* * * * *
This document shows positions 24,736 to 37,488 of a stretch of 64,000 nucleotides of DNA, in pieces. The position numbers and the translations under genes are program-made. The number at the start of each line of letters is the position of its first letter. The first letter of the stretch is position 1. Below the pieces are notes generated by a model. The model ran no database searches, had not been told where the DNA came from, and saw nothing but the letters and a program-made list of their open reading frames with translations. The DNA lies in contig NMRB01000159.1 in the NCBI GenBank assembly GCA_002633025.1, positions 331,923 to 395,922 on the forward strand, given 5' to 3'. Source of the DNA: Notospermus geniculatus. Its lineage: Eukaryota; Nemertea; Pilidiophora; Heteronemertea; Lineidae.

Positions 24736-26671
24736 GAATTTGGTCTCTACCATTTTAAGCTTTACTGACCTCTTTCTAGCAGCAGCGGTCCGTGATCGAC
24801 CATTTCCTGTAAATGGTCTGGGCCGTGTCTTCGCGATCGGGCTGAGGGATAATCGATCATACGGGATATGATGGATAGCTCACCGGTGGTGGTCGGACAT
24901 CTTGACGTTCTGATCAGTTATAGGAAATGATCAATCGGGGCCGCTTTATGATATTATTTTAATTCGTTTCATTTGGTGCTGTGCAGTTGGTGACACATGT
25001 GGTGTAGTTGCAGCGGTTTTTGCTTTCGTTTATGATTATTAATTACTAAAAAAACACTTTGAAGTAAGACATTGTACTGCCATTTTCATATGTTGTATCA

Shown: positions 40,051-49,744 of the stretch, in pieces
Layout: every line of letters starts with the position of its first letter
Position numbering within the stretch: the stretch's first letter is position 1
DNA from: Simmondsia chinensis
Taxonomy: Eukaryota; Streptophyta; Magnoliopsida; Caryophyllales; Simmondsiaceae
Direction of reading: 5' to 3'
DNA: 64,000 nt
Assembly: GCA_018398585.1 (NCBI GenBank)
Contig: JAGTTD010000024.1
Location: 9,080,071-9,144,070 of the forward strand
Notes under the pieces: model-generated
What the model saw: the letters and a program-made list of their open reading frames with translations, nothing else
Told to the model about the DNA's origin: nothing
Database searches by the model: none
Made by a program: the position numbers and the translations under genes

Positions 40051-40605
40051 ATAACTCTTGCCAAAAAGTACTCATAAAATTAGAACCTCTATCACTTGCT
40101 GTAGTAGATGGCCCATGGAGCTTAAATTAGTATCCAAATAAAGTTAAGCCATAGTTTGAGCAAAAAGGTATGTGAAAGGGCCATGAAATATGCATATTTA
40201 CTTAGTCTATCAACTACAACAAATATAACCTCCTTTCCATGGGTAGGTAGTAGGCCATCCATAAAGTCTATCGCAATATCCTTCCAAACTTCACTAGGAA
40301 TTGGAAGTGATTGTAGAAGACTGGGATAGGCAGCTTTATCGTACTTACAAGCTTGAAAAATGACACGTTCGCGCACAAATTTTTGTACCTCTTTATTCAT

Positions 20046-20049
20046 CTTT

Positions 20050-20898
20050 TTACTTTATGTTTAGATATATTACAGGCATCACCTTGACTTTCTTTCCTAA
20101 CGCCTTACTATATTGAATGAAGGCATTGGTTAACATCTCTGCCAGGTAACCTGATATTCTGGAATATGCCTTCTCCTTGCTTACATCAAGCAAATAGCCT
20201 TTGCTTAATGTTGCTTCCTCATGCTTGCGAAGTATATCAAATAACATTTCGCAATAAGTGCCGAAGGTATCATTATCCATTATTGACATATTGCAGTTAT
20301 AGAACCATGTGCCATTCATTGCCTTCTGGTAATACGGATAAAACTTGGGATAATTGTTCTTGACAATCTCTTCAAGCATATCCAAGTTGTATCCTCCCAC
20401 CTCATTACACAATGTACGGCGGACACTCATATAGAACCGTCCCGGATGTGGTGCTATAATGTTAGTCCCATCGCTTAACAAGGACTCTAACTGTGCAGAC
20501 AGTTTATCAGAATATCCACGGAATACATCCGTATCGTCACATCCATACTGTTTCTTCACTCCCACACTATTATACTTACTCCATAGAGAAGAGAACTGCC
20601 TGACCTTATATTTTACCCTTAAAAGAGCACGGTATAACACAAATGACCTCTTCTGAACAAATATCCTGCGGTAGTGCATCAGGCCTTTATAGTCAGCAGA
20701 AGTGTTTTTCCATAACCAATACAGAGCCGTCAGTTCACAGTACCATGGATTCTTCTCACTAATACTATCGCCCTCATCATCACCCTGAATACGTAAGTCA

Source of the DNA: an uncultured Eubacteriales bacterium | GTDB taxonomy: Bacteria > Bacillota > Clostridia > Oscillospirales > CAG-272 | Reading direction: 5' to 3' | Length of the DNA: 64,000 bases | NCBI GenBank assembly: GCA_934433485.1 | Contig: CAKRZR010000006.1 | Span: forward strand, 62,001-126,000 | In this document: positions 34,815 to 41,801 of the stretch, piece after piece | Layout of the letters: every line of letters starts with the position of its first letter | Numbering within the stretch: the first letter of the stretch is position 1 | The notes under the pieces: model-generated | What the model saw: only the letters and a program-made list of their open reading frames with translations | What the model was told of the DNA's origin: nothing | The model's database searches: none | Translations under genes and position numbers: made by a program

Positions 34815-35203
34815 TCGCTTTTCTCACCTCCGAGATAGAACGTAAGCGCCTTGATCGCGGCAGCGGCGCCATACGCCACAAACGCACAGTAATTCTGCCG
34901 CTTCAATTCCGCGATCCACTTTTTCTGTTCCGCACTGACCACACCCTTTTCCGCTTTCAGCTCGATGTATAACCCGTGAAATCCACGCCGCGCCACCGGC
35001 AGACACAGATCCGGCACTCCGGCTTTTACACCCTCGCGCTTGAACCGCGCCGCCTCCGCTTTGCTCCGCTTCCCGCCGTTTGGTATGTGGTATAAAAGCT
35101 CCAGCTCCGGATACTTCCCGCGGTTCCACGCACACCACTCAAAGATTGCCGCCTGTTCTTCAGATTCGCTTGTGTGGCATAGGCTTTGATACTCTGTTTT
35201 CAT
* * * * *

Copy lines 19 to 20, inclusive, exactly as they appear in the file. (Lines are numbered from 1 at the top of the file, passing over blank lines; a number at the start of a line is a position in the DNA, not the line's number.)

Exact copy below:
Told to the model about the DNA's origin: nothing
Database searches by the model: none